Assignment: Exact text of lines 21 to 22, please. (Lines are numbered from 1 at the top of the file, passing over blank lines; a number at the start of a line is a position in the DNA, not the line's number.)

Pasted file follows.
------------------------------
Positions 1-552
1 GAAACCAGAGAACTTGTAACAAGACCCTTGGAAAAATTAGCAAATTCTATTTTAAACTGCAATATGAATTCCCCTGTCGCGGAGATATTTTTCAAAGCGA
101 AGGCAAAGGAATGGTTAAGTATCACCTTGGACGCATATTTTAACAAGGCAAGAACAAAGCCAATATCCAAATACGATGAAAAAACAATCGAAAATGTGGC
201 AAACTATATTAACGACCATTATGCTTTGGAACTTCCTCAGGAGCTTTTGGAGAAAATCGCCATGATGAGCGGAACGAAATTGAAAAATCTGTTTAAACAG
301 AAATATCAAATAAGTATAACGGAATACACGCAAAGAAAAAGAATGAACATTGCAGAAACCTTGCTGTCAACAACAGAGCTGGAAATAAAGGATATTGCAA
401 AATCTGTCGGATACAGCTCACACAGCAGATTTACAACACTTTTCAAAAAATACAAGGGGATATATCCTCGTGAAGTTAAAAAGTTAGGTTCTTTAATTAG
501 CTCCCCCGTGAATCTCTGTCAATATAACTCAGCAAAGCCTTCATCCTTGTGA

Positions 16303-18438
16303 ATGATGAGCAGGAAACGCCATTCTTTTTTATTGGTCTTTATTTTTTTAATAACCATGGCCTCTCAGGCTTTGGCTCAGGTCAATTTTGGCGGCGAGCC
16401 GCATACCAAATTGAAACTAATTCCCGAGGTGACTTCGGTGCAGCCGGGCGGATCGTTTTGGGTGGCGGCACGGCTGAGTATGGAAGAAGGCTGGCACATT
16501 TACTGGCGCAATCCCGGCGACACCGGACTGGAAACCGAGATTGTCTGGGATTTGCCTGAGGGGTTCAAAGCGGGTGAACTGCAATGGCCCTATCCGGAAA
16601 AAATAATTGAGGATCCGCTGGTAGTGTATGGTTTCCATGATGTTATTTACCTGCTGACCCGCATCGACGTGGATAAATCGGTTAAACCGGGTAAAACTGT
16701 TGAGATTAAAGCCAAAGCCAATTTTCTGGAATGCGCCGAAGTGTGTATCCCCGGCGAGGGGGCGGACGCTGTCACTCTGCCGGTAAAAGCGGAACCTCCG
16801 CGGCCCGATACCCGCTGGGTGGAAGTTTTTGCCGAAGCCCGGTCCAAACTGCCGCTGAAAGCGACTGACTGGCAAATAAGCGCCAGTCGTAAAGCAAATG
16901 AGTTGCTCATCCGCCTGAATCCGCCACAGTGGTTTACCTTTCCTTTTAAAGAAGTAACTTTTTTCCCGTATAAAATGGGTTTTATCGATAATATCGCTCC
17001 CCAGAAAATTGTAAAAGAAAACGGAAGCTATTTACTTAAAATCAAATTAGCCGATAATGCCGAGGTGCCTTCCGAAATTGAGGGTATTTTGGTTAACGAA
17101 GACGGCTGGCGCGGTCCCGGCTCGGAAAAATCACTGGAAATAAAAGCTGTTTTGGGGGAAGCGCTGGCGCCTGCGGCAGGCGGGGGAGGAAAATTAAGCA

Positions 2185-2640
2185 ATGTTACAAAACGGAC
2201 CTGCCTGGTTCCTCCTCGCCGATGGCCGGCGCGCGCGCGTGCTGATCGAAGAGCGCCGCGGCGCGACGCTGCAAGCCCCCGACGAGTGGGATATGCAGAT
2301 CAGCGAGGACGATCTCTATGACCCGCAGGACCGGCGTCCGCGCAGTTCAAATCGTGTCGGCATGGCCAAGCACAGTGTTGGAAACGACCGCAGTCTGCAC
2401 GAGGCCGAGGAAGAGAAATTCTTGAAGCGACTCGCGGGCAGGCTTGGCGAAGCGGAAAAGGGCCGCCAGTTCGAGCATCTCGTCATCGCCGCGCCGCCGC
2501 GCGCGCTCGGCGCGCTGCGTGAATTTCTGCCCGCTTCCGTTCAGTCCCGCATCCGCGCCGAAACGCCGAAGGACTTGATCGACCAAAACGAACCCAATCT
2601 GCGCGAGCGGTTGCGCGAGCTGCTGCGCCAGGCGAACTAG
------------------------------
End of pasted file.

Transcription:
2301 CAGCGAGGACGATCTCTATGACCCGCAGGACCGGCGTCCGCGCAGTTCAAATCGTGTCGGCATGGCCAAGCACAGTGTTGGAAACGACCGCAGTCTGCAC
2401 GAGGCCGAGGAAGAGAAATTCTTGAAGCGACTCGCGGGCAGGCTTGGCGAAGCGGAAAAGGGCCGCCAGTTCGAGCATCTCGTCATCGCCGCGCCGCCGC